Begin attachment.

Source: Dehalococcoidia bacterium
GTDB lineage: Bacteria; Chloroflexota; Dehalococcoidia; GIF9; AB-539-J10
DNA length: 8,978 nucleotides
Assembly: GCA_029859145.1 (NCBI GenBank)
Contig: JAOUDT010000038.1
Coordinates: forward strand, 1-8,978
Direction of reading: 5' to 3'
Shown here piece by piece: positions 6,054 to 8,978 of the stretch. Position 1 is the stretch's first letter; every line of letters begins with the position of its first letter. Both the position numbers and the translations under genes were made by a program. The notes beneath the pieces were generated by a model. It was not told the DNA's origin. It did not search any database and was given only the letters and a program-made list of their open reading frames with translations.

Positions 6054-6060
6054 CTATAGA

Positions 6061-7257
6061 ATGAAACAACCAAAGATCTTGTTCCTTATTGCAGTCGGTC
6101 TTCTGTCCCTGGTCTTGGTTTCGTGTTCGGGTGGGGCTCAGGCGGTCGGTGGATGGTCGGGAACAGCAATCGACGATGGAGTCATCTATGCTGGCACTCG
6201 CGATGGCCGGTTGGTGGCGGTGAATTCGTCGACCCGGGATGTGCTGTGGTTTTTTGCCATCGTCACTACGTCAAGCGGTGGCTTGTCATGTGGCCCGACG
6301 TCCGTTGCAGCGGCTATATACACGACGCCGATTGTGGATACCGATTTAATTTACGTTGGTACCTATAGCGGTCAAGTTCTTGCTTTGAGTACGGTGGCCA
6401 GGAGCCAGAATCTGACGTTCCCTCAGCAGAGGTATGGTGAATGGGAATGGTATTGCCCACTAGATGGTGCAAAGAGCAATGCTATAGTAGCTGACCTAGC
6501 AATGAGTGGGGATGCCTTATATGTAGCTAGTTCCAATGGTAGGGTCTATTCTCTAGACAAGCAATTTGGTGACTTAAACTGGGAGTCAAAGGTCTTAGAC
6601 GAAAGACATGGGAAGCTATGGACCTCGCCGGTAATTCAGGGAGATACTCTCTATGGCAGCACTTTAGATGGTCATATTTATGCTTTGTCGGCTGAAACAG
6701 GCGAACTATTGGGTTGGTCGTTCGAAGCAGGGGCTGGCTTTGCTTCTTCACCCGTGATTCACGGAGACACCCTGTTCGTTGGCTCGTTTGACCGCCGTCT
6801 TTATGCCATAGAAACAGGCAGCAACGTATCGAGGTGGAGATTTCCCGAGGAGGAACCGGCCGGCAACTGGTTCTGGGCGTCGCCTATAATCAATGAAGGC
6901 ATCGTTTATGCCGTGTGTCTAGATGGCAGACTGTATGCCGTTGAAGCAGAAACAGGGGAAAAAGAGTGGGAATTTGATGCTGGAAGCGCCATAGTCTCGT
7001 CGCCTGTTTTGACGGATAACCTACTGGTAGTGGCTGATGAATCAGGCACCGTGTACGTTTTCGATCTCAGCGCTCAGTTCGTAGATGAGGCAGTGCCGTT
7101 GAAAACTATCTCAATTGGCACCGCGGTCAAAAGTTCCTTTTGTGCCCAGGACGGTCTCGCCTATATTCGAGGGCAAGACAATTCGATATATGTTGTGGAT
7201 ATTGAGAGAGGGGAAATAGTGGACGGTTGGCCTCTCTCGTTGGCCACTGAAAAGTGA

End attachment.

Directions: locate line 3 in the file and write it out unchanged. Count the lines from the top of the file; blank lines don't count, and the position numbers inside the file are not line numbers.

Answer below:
DNA length: 8,978 nucleotides